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Why do people hate the mayor?

By David Collins

Publication: The Day

Published January 22. 2014 4:00AM

I've lobbed my share of criticism at New London Mayor Daryl Finizio in this, his first term in office, as he has often seemed to fall woefully behind the learning curve.

Remember the first budget debate, when he heralded his plan for a whopping 20 percent tax hike, an absurd and unpalatable solution to the city's financial woes that was, naturally, dead on arrival.

This being a little politically charged city, the mayor didn't get much of a honeymoon period before the wolves moved in. And to be fair, the mayor can function in attack mode as well as any of his critics.

But there has been a distinct whiff of pure animosity in the attacks against the mayor, which often seem more personal than policy-oriented. I think you even could call some of it hateful.

The latest and best example was the photo that appeared this week on a website managed by gadfly Kathleen Mitchell. The picture of the mayor was manipulated to make him look like Hitler.

Mitchell made matters worse by explaining, after the offensive picture was taken down, that people misinterpreted it. They might have known, she said, it was meant to draw parallels between the great oratory skills of the mayor and the greatest practitioner of genocide the world has known.

Really? We were supposed to figure that out?

In other words, if you didn't look at the picture and understand that Finizio's oratory skills were being commented on you missed the point.

That explanation sure seemed to put Ms. Mitchell's campaign of hate in perspective. She could hardly bring herself to apologize when called out.

Last week, one of the mayor's loudest critics posted a photograph on his Facebook page of the mayor's car pulled off the side of his driveway, parked partly on the lawn, evidently so another car in the driveway could pull around it.

Apparently this was interpreted as a minor violation of some zoning ordinance.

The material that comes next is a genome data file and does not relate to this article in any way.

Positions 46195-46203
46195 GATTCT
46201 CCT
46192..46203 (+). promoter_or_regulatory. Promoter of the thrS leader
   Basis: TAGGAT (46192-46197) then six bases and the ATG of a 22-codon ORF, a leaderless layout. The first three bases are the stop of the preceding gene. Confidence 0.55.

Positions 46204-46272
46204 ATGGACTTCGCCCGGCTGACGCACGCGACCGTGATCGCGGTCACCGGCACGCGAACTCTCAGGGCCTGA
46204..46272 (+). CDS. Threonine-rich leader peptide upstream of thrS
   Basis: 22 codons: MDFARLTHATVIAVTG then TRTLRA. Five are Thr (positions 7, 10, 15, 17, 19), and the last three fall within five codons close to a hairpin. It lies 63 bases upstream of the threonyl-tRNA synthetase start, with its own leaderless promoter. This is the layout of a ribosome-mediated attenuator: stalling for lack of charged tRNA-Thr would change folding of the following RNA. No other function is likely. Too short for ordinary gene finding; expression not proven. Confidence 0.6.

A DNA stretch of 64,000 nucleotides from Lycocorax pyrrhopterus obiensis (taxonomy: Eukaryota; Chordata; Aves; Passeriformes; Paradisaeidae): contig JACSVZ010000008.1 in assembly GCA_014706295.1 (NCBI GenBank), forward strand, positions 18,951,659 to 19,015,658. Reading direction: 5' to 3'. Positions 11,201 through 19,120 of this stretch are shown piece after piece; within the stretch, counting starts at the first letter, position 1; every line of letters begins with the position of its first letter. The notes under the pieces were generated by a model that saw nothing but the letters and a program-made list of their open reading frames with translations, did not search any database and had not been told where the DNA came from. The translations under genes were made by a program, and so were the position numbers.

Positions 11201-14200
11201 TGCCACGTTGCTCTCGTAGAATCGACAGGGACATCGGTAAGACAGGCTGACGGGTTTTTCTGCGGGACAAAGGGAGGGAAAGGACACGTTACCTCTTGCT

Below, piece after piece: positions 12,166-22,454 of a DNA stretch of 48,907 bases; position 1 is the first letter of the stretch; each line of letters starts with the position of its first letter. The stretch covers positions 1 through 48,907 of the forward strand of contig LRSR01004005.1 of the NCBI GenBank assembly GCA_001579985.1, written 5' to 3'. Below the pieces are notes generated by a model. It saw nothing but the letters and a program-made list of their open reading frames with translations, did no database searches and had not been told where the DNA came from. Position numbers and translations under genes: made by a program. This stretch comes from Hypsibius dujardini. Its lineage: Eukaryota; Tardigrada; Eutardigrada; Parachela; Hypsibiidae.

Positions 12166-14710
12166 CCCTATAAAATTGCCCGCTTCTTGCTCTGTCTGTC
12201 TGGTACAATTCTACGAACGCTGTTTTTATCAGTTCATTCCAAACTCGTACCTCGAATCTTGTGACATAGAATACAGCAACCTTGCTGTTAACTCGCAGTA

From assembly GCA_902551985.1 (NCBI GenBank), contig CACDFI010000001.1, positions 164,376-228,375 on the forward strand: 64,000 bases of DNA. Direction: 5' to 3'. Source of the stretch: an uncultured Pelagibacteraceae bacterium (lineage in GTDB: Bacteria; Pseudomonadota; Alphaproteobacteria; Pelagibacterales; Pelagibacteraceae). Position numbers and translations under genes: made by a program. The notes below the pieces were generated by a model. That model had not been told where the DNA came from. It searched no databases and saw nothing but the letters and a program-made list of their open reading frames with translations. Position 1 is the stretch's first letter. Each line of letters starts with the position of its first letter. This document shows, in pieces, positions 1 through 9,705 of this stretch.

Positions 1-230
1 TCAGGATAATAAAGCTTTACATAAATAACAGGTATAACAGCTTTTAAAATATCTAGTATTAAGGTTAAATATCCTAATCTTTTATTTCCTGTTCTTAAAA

The mayor-bashing gas has apparently seeped under the doors to the executive offices at L+M Hospital.

The hospital's communicator in chief last month lashed out at the mayor on The Day's editorial page, asking him not to "parrot others' rhetoric" in criticizing the hospital. The mayor had taken part in hospital bashing during a rally for a union walkout of nurses.

You wonder how it could be considered good public relations for an executive of a nonprofit, nontaxpaying community hospital to publicly scold a duly-elected representative of the community. The mayor bashing is not good for the hospital, which just came off a long lockout of its union nurses, or the community.

After all, if the hospital executives really want a meaningful meeting with the mayor, just call up and make an appointment, like people do in the real world. Don't make some "open invitation" in the newspaper that seems intended more to settle a score than really meet and overcome your differences.

Finizio, for his part, usually seems good at turning the other cheek.

This week, though, he called out the Hitler-hosting website and the city political leaders it tends to support, including fellow Democrat Michael Passero, the city councilor, firefighter and one-time opposing candidate for mayor.

Passero seems poised for another run at the mayor's job, and if he wants to be taken seriously he ought to distance himself from the haters.

I was struck that one of Passero's first attacks on the administration this year was to suggest that the bid process for the rebuilding of the city's animal shelter was so flawed that it should be reviewed by the attorney general.

Passero said he was not accusing anyone of anything. But then why try to involve the attorney general, who is certainly not interested?

I don't understand this, any more than why you are supposed to think of oratory skills when you see a picture of someone made to look like Hitler.

It was curious that Passero formally lodged his complaint against the Finizio administration while, at the same time, not far away, steam seeped dangerously from a City Hall heating system rupture. Workers had simply put plywood over the door of the steam-filled room, instead of stopping the leak and the continuing damage it was causing. It took the health district to intervene.

Maybe Passero could have been more concerned with the health of the City Hall employees if he was going to attack the competence of the administration.

A healthy and thriving political arena where people can comfortably spar on both sides of an issue is perhaps one of the city's strengths. It's been that way here for a long time.

It's the growing inclination by some toward hate or personal attack that is worrisome.

This is the opinion of David Collins.

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